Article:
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RFID News Roundup

Sproutel's RFID-enabled bear helps kids cope with Type-1 diabetes; Tap For Message puts NFC technology in greeting cards, invitations and more; Acura Global intros new NFC RFID reader module; Dwinq's RFID solution helps Lexus reach social media during U.S. Open; MicroGen powers wireless sensor network at Rochester Institute of Technology; Nintendo to begin selling NFC-enabled Pokémon figurines for the Wii U.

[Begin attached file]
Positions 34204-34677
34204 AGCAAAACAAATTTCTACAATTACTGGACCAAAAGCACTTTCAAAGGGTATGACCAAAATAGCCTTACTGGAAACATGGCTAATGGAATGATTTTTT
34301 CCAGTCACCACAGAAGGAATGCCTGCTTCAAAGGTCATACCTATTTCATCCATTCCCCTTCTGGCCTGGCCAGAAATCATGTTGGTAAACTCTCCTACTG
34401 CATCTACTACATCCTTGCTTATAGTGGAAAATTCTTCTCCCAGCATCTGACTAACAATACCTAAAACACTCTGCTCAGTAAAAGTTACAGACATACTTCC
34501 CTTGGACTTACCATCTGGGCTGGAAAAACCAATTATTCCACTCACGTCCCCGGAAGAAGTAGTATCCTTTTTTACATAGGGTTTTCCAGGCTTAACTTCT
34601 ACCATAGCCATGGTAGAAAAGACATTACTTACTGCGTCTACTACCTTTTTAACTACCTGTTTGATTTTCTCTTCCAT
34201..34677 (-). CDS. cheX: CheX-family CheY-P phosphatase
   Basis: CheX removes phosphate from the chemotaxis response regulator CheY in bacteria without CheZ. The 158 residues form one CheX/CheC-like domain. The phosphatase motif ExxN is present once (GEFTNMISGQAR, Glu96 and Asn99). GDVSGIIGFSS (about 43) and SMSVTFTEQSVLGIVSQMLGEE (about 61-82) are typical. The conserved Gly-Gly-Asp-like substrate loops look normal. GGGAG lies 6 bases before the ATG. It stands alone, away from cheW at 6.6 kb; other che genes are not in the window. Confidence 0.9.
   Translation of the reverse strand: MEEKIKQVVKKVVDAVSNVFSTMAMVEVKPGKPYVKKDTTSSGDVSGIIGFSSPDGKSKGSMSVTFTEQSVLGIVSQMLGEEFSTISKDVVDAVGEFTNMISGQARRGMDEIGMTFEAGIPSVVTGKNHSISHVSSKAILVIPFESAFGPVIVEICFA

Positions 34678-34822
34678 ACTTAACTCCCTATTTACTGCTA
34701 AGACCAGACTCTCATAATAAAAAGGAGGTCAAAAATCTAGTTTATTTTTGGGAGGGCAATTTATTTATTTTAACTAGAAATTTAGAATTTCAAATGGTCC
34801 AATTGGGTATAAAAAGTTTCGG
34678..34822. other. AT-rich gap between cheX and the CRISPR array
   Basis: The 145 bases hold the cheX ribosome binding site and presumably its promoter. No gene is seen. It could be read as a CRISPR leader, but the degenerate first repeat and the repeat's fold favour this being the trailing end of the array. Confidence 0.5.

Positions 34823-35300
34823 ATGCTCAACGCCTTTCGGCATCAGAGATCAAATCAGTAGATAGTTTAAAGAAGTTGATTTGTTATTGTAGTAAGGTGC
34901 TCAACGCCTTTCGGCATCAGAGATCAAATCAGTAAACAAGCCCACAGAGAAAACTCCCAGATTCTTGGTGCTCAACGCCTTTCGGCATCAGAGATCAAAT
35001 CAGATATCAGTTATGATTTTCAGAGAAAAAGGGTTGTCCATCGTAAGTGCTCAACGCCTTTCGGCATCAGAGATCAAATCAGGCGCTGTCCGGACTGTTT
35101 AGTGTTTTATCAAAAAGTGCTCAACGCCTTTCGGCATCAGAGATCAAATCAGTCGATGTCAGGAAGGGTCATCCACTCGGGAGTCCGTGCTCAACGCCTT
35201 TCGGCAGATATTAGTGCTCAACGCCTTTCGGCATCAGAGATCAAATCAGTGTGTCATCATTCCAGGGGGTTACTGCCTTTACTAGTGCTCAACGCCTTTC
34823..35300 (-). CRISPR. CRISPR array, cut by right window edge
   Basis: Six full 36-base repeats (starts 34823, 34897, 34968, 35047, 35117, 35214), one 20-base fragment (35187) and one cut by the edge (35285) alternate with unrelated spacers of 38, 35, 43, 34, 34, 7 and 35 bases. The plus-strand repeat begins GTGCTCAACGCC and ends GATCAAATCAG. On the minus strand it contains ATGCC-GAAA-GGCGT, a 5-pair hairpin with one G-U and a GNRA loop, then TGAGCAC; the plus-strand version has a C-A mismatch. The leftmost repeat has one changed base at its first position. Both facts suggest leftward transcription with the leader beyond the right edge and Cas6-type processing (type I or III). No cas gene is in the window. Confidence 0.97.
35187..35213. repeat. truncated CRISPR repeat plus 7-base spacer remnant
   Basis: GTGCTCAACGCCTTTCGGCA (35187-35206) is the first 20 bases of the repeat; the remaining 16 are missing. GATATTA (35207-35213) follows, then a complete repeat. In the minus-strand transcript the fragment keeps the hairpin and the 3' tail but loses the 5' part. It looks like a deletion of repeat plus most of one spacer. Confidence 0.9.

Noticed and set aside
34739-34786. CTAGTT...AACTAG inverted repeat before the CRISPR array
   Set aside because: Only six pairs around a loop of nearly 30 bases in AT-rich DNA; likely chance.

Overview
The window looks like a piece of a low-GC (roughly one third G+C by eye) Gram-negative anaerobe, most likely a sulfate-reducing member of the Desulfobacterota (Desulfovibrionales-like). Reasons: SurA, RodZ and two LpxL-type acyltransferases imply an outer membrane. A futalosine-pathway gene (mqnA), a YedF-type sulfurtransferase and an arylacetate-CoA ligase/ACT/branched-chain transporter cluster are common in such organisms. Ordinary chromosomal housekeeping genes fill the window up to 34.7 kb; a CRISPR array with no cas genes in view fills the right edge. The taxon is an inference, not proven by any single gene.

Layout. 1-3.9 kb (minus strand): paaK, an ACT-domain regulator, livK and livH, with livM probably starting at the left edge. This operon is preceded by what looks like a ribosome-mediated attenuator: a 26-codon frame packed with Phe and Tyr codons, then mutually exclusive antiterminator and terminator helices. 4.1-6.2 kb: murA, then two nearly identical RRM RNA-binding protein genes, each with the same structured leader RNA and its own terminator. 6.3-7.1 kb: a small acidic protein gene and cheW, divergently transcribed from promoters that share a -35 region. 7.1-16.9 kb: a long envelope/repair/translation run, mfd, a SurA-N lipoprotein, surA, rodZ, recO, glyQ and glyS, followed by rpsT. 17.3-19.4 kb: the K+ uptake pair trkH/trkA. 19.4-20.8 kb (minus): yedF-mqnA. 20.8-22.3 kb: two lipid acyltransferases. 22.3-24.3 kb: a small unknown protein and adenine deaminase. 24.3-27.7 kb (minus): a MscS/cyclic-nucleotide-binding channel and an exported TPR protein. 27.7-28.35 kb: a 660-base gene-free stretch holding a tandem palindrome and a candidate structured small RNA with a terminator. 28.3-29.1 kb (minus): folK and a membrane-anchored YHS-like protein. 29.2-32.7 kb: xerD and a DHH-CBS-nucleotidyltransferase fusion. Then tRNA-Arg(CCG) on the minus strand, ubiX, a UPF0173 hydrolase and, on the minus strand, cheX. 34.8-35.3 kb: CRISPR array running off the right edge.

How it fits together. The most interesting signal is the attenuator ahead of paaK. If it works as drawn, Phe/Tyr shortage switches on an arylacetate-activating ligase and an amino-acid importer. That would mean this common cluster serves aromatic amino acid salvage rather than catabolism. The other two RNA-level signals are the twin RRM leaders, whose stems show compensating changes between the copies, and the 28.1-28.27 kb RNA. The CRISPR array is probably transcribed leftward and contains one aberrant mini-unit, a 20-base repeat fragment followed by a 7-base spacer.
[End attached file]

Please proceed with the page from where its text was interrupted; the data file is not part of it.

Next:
By Beth Bacheldor
Jul 25, 2013

The following are news announcements made during the past week by the following organizations: Sproutel; Tap For Message; Acura Global; Dwinq; Lexus; MicroGen Systems; the Rochester Institute of Technology; and Nintendo.

Sproutel's RFID-enabled Bear Helps Kids Cope With Type-1 Diabetes

Jerry the Bear